Model: "model" _________________________________________________________________ Layer (type) Output Shape Param # ================================================================= input_1 (InputLayer) [(None, 224, 224, 3)] 0 _________________________________________________________________ block1_conv1 (Conv2D) (None, 224, 224, 64) 1792 _________________________________________________________________ block1_conv2 (Conv2D) (None, 224, 224, 64) 36928 _________________________________________________________________ block1_pool (MaxPooling2D) (None, 112, 112, 64) 0 _________________________________________________________________ block2_conv1 (Conv2D) (None, 112, 112, 128) 73856 _________________________________________________________________ block2_conv2 (Conv2D) (None, 112, 112, 128) 147584 _________________________________________________________________ block2_pool (MaxPooling2D) (None, 56, 56, 128) 0 _________________________________________________________________ block3_conv1 (Conv2D) (None, 56, 56, 256) 295168 _________________________________________________________________ block3_conv2 (Conv2D) (None, 56, 56, 256) 590080 _________________________________________________________________ block3_conv3 (Conv2D) (None, 56, 56, 256) 590080 _________________________________________________________________ block3_pool (MaxPooling2D) (None, 28, 28, 256) 0 _________________________________________________________________ block4_conv1 (Conv2D) (None, 28, 28, 512) 1180160 _________________________________________________________________ block4_conv2 (Conv2D) (None, 28, 28, 512) 2359808 _________________________________________________________________ block4_conv3 (Conv2D) (None, 28, 28, 512) 2359808 _________________________________________________________________ block4_pool (MaxPooling2D) (None, 14, 14, 512) 0 _________________________________________________________________ block5_conv1 (Conv2D) (None, 14, 14, 512) 2359808 _________________________________________________________________ block5_conv2 (Conv2D) (None, 14, 14, 512) 2359808 _________________________________________________________________ block5_conv3 (Conv2D) (None, 14, 14, 512) 2359808 _________________________________________________________________ block5_pool (MaxPooling2D) (None, 7, 7, 512) 0 _________________________________________________________________ average_pooling2d (AveragePo (None, 3, 3, 512) 0 _________________________________________________________________ flatten (Flatten) (None, 4608) 0 _________________________________________________________________ dense (Dense) (None, 128) 589952 _________________________________________________________________ dropout (Dropout) (None, 128) 0 _________________________________________________________________ dense_1 (Dense) (None, 7) 903 ================================================================= Total params: 15,305,543 Trainable params: 590,855 Non-trainable params: 14,714,688 _________________________________________________________________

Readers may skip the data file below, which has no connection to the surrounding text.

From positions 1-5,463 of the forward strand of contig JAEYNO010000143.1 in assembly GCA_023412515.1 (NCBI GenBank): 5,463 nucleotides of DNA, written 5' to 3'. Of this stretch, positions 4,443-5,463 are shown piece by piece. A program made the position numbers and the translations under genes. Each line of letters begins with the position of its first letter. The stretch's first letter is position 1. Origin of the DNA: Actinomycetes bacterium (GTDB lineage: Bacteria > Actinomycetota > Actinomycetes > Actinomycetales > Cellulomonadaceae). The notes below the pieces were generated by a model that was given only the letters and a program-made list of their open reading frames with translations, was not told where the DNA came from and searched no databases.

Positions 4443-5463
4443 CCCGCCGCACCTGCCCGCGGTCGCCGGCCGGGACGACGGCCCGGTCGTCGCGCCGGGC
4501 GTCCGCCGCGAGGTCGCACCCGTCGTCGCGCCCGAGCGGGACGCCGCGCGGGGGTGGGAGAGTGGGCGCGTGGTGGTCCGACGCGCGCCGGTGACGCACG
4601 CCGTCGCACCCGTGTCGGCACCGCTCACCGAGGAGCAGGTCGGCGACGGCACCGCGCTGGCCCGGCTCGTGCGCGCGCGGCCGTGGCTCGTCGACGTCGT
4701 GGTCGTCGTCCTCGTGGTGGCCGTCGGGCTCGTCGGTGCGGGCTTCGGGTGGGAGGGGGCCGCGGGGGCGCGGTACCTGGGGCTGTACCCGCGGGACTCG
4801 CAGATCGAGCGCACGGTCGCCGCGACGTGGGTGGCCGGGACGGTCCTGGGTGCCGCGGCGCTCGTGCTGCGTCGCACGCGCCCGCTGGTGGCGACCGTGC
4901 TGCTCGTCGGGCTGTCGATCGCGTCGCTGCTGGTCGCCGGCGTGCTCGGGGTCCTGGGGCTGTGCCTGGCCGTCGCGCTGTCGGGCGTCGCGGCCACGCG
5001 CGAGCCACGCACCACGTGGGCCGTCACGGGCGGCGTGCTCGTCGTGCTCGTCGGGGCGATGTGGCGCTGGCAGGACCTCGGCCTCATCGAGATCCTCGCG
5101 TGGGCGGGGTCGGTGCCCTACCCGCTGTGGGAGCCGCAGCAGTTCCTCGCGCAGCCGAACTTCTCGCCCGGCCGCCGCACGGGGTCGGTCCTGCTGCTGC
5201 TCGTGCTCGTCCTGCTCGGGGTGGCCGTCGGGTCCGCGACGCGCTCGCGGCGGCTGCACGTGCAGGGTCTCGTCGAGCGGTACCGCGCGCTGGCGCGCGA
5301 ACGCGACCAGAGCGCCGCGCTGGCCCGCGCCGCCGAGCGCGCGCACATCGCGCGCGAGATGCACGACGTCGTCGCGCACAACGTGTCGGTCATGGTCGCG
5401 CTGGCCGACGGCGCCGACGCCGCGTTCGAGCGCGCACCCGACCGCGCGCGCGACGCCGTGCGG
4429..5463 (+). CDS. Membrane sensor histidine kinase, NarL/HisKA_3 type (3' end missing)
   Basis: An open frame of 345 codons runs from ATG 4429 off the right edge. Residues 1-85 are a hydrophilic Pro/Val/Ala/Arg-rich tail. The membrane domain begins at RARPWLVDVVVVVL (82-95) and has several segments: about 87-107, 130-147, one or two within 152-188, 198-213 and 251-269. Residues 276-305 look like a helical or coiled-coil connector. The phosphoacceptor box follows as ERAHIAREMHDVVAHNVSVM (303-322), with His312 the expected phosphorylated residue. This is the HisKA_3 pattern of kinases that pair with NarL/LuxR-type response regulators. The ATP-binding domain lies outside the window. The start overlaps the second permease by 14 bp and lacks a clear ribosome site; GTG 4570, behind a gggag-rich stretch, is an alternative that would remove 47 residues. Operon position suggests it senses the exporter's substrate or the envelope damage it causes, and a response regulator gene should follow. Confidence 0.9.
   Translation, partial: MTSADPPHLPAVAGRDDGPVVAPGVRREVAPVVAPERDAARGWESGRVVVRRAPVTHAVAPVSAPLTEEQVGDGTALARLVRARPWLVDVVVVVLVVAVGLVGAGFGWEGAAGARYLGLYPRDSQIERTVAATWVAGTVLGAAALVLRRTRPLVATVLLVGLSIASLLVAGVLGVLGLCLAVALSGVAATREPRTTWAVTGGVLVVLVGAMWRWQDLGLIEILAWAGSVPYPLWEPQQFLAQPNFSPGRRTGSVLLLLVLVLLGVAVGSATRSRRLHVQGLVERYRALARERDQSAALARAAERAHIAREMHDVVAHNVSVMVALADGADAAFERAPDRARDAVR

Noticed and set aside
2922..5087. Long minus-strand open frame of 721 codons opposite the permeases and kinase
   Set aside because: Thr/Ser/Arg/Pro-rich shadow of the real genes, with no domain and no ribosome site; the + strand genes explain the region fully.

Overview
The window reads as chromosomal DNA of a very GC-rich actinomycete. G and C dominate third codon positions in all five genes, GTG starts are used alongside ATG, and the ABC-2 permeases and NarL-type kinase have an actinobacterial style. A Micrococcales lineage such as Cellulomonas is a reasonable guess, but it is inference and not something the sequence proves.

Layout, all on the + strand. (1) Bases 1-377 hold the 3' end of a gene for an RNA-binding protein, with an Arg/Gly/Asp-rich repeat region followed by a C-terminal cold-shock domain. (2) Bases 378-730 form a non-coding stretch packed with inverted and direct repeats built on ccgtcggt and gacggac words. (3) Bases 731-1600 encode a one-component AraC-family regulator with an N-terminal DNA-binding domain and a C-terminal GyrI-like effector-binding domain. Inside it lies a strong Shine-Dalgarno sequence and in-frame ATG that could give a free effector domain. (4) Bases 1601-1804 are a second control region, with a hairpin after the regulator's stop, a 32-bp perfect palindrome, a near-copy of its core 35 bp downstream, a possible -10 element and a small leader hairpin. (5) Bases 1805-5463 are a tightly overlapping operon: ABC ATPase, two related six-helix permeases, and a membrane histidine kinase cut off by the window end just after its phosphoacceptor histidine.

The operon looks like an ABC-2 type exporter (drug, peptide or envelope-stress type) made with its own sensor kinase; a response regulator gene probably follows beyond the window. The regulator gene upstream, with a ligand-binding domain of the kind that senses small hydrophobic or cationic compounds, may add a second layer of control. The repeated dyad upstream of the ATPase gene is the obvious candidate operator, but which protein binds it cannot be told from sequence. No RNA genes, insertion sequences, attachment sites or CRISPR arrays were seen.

We have used a VGG-16 pretrained model and have applied transfer learning. We have modified the last dense layer of the VGG model according to our needs. We will not train the entire VGG model but only certain layers which we have added to our pre-existing model.
The loss function used was “categorical_crossentropy” and optimizer used was “Adam”.For training the model we used Keras API with tensorflow at backend. The model showed good performance achieving a decent accuracy. Here are the training plots for the model:
Introduction to DeepC
DeepC Compiler and inference framework is designed to enable and perform deep learning neural networks by focussing on features of small form-factor devices like micro-controllers, eFPGAs, cpus and other embedded devices like raspberry-pi, odroid, arduino, SparkFun Edge, risc-V, mobile phones, x86 and arm laptops among others.
Compilation with DeepC
After training the model, it was saved in an H5 format using Keras as it easily stores the weights and model configuration in a single file.
After saving the file in H5 format we can easily compile our model using DeepC compiler which comes as a part of cAInvas platform so that it converts our saved model to a format which can be easily deployed to edge devices. And all this can be done very easily using a simple command.
And that’s it, it is that easy to create a mineral classification model which is also ready for deployment on edge devices.
Link for the cAInvas Notebook: https://cainvas.ai-tech.systems/use-cases/mineral-classification-app/
Credit: Ashish Arya